Universal Service Directive: Commission refers Portugal to the Court

Met dank overgenomen van Europese Commissie (EC), gepubliceerd op donderdag 8 november 2018.

Today, the European Commission is referring Portugal to the Court of Justice of the EU to ensure a correct implementation of the Universal Service Directive, which, for instance, makes sure all EU citizens can make phone calls at a reasonable quality and an affordable price.

To balance the costs for the provision of universal service, which are not always profitable, Member States may introduce mechanisms to compensate them. The Portuguese authorities have imposed an obligation on telecom service providers to compensate the net costs of all universal services provided from 2007 onwards by the universal service provider. Portugal only did so in 2012, using a possibility provided by the Electronic Communication Law (No 5/2004), by enacting a new law which establishes an extraordinary contribution.

Contrary to EU law, Portuguese authorities are asking operators to make an extraordinary contribution in 3 consecutive years for the financing of the net cost of the universal service incurred in the past. This is not in line with the requirements of transparency, non-discrimination and least market distortion established by the Universal Service Directive (Directive 2002/22/EC) in force in the EU since 2002 (Article 13 and Annex IV, Part B). The Commission is now calling on the Court of Justice of the EU to confirm that the extraordinary compensation infringes this Directive.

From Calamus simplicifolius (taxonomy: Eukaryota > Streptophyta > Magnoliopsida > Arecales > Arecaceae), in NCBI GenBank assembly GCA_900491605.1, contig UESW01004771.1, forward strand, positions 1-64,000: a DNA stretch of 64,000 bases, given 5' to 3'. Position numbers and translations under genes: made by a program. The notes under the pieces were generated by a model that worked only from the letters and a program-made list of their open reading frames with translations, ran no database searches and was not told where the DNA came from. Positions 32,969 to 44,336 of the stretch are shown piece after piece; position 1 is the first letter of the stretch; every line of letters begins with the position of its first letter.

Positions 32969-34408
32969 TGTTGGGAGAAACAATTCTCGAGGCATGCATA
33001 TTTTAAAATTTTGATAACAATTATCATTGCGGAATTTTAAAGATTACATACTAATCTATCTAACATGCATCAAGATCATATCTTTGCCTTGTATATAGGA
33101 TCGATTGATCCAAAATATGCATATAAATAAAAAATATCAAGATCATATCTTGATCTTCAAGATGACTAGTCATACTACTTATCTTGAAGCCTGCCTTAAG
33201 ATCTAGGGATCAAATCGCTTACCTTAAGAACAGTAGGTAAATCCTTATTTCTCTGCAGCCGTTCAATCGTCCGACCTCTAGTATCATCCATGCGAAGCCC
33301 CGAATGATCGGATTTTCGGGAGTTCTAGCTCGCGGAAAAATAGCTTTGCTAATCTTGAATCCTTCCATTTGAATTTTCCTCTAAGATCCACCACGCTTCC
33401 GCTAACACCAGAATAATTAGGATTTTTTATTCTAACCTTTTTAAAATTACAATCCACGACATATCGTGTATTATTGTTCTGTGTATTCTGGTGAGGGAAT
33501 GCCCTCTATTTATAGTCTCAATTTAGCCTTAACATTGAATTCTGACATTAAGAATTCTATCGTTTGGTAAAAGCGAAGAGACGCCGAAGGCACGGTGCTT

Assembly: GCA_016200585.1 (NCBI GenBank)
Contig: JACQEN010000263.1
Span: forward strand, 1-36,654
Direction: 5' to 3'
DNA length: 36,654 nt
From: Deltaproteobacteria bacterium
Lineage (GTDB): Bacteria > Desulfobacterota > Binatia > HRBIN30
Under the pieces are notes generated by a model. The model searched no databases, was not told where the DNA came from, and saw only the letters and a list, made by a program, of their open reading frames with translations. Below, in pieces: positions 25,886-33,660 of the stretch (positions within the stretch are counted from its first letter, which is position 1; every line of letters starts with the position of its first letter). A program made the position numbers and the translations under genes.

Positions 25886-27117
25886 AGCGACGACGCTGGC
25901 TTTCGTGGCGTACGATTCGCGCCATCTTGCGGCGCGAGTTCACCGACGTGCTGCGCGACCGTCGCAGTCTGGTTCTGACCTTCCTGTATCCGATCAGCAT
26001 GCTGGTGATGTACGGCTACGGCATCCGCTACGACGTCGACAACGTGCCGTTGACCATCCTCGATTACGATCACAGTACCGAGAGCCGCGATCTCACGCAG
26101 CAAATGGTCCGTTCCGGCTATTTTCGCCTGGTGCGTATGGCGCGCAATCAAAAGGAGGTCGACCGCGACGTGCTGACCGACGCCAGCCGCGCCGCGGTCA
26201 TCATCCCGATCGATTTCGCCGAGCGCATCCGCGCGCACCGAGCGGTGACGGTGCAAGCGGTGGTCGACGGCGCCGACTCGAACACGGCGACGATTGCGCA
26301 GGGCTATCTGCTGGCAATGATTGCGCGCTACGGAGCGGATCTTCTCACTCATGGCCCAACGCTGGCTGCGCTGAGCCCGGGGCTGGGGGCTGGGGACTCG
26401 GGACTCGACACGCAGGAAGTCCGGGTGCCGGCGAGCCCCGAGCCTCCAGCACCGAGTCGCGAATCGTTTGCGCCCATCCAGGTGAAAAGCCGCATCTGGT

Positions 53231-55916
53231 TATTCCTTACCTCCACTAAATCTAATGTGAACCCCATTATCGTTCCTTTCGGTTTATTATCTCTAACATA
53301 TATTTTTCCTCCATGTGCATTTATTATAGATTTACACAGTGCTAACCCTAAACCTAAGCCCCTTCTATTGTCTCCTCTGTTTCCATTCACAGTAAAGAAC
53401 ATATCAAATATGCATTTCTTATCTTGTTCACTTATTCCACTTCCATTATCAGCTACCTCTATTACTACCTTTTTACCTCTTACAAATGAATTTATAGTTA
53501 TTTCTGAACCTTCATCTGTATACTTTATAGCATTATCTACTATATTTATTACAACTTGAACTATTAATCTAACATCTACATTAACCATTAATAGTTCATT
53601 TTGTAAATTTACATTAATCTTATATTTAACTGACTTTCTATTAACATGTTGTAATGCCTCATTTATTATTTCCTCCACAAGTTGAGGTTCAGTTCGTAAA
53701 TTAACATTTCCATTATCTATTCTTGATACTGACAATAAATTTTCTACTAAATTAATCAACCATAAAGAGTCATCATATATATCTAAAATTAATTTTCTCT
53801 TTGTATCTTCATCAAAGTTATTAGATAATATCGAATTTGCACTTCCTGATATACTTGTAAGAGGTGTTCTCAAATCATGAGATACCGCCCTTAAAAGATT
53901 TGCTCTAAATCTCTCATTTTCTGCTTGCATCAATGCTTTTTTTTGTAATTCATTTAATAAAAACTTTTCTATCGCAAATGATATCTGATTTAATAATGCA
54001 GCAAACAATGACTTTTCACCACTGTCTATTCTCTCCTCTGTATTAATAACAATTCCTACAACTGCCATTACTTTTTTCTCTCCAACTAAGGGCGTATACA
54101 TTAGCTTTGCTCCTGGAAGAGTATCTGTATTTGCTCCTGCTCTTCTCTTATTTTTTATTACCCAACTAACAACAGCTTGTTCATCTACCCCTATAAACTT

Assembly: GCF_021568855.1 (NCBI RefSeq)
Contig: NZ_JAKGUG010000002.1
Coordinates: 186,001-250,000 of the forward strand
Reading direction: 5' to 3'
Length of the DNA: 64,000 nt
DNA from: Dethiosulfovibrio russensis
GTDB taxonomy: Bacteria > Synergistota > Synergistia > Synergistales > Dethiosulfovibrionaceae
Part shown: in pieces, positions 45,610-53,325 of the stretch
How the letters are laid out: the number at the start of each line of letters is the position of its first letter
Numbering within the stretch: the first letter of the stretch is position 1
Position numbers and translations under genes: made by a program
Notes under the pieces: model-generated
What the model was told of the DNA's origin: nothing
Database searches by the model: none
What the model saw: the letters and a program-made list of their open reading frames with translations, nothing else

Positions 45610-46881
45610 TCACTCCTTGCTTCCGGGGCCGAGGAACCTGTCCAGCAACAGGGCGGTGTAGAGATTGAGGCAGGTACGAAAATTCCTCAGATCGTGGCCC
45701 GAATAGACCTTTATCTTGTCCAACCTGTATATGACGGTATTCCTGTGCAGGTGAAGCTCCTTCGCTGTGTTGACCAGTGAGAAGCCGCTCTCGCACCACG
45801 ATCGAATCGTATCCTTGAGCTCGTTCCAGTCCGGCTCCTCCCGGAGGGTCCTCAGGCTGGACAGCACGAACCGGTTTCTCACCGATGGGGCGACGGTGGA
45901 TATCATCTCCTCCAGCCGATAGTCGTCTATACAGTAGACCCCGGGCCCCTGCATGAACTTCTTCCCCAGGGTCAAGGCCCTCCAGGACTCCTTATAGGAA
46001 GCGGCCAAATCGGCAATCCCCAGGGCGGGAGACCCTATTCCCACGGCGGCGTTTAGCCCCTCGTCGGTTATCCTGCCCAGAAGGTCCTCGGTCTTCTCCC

The Commission opened the infringement proceedings against Portugal in February 2015 and sent a reasoned opinion in April 2016. Since Portugal has not complied yet with EU law, the Commission has decided to refer this case to the Court of Justice of the EU.


According to the 2002 Universal Service Directive (Directive 2002/22/EC), Member States must ensure that a set of minimum electronic communications services of a specified quality and at an affordable price are available to all users in their territory, regardless of their geographical location. At the same time, the Directive also makes sure that those users who request a connection at a fixed location to the public communications network (i.e. electronic communications services available to the public, such as telephone and functional internet access) at a given place are provided with one. Member States may designate a universal service provider for that purpose.

To offset the net costs that designated providers incur as a result of providing a universal service (which is not always profitable), Member States may introduce mechanisms to compensate the net cost for the provision of these services. Such mechanisms may provide for compensation either from public funds or by sharing the net cost between providers of electronic communications.

Articles 13(3) and Annex IV, Part B of the Universal Service Directive, concerning the financing of the universal service obligation, provides that if a Member State decides that providers of electronic communications networks must share the net cost of universal service obligations, this sharing mechanism shall respect the principles of transparency, least market distortion, non-discrimination and proportionality.

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